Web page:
Being in information technology, I couldn’t help but notice the lack of education in this area too. You are training to administer government, but you have no idea of an information technology life cycle? No idea that you will have systems written in house, and others that will be pulled off the shelf, and they all have to talk to each other all the time? No idea that systems are born and die, and their replacements have to be carefully planned and paid for? No appreciation for what a CIO or a CTO does? No one expects a public administrator to write code in C++, but you sure need to understand that solid and reliable information pins together public administration and something about the architecture that makes the magic possible. It all has to work together seamlessly and tell you things that are relevant. If it doesn’t, you can’t do your job.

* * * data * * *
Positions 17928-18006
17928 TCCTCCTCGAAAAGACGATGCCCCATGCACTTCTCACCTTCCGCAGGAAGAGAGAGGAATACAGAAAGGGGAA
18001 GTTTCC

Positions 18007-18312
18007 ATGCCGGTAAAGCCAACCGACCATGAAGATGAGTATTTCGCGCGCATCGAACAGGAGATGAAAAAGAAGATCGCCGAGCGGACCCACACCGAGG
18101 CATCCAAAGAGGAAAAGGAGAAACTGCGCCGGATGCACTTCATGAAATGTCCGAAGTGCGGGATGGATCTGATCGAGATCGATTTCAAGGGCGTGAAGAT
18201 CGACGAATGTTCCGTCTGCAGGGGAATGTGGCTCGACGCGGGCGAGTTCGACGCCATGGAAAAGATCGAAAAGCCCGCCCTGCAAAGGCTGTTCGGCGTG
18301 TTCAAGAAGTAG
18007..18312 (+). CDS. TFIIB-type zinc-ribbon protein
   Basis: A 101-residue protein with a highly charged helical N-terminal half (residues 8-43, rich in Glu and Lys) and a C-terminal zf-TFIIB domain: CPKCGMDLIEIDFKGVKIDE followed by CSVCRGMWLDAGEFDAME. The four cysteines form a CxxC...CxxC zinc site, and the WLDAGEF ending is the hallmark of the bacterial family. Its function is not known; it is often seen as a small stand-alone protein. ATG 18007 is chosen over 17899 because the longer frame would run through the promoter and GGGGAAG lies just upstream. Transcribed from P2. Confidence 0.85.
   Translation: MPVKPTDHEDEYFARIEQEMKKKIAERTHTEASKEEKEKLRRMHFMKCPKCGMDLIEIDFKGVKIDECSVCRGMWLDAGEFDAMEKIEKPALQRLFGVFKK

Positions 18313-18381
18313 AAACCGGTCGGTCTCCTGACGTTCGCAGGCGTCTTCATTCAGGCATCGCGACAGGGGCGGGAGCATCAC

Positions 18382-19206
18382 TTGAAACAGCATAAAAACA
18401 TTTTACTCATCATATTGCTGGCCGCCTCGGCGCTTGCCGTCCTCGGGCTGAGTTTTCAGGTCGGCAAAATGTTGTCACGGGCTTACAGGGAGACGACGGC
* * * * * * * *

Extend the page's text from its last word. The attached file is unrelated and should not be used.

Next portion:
So I did my part for future bureaucrats and administrators. If you are crazy enough to want to do this stuff professionally, thanks to Mark, Andrew and me, perhaps future public administrators will have the skills they need in today’s crazy world of government.

Okay, I gave back. Now maybe I’ll take up golf.

 

 
The Thinker

The real solution to the child refugee crisis

Approximately 60,000 children so far have traveled alone across our southern border recently to find safety and sanctuary in the United States, with doubtless many more on the way. Just the very idea of doing something like these parents have done – sending their children away alone on their own on a long and dangerous trip to get into the United States — leaves us American parents reeling. How could any parent do this?